Yi Tang
Associate Professor

3917 0017

KK 1103

Academic & Professional Qualification
  • PhD: Hong Kong University of Science and Technology
  • Master: Nanjing University
  • Bachelor: Nanjing University

Yi Tang currently is an Associate Professor (with tenure) in Strategy in the Department of Management, HKU Business School. Previously, Dr. Tang was affiliated with Hong Kong Baptist University and Hong Kong Polytechnic University. Yi Tang received his PhD from Hong Kong University of Science and Technology (HKUST) in June, 2009.

Dr. Tang’s research and teaching interests reside in the areas of strategic leadership, firm innovation, corporate social responsibility, and interfirm social networks. His research output has been published in leading management journals, including Academy of Management Journal, Strategic Management Journal, Organization Science, Journal of Management, Journal of Business Venturing, among others.

Dr. Tang currently sits on the editorial boards of Strategic Management Journal, Journal of International Business Studies and Journal of Management. He is also editing special issues for Journal of Management Studies, Long Range Planning, and Family Business Review. Dr. Tang is an active member of Academy of Management (AOM) and Strategic Management Society (SMS), and also serves as the representative-at-large for the International Association of Chinese Management Research (IACMR).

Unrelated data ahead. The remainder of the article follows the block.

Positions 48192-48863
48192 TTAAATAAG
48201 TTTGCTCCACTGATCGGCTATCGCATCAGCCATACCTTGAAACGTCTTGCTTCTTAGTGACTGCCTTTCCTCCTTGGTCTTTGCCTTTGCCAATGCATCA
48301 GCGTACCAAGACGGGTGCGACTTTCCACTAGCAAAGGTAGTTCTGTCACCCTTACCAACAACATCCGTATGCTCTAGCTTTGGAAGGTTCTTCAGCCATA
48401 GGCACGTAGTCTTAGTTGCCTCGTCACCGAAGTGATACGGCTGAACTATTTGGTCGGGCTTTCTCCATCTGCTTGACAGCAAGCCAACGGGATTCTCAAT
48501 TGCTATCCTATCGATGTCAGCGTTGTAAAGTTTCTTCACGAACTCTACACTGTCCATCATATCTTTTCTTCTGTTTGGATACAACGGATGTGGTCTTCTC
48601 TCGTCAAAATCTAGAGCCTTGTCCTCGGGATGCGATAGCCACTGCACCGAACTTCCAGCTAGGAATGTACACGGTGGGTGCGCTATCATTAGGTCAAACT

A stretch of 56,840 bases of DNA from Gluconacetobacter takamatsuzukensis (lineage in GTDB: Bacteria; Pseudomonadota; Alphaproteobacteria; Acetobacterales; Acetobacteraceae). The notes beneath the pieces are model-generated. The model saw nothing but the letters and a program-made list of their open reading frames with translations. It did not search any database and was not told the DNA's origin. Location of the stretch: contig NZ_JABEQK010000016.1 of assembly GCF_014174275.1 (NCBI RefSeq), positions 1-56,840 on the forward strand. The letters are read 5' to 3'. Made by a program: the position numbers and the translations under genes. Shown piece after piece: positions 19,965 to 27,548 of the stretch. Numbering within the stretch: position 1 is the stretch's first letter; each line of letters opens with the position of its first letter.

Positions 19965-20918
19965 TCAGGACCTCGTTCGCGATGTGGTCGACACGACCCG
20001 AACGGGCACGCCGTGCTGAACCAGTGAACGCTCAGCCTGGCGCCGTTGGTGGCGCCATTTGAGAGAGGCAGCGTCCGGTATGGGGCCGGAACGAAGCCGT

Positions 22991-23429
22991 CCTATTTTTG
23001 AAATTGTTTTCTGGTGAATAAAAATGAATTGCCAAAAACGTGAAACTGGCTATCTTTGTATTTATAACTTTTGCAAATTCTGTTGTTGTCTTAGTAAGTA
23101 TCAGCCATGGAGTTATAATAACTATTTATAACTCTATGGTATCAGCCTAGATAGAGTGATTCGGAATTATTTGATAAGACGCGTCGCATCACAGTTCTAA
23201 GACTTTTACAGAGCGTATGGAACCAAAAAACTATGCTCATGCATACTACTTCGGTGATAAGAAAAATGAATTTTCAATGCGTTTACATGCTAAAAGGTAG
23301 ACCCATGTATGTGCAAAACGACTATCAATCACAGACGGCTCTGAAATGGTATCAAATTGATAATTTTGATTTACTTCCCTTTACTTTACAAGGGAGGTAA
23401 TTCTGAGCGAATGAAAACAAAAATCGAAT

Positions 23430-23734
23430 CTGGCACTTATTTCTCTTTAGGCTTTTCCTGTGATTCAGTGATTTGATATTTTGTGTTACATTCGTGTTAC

Dr. Tang has taught Strategic Management and its related subjects for the PhD, DBA MBA, MSc, and Undergraduate levels. Dr. Tang has been responsible for the Strategic Management area in the DBA programs at Hong Kong Polytechnic University and Hong Kong Baptist University.


Strategic Management, Entrepreneurship, International Business, Organization Theory

Research Interest

Strategic Leadership; Corporate Social Responsibility; Entrepreneurship and Firm Innovation; Social Networks within and across Firms

Selected Publications
  • Xu, Z., Tang, Y., & Liu, Z. In press. Buddhist Entrepreneurs, Managerial Attention Allocation, and New Ventures’ Access to External Resources. Journal of Management Studies.
  • Ren, S., Sun, H., & Tang, Y. In press. CEO’s Hometown Identity and Corporate Social Responsibility. Journal of Management.
  • Chen, G., Luo, S., Tang, Y., & Tong, J. (equal contribution) In press. Back to School: CEOs’ Pre-career Exposure to Religion, Firm’s Risk-taking, and Innovation. Journal of Management.
  • Ouyang, B., Tang, Y., Wang, C., & Zhou, J. (equal contribution) 2022. No-Fly Zone in the Loan Office: How Chief Executive Officers’ Risky Hobbies Affect Credit Stakeholders’ Evaluation of Firms. Organization Science, 33(1): 414-430.
  • Ma, X., Deng, Z., & Tang, Y. 2021. Relieving Status Anxiety: How Low-status Firms Respond to International Status-heterophilous Relationships. Journal of World Business, 56(6): 101259.
  • Fu, R., Tang, Y., & Chen, G. 2020. Chief Sustainability Officers and Corporate Social (Ir)responsibility. Strategic Management Journal, 41(4): 656-680.
  • Tang, Y., Mack, D., & Chen, G. (equal contribution) 2018. The Differential Effects of CEO Narcissism and Hubris on Corporate Social Responsibility. Strategic Management Journal, 39(5): 1370-1387.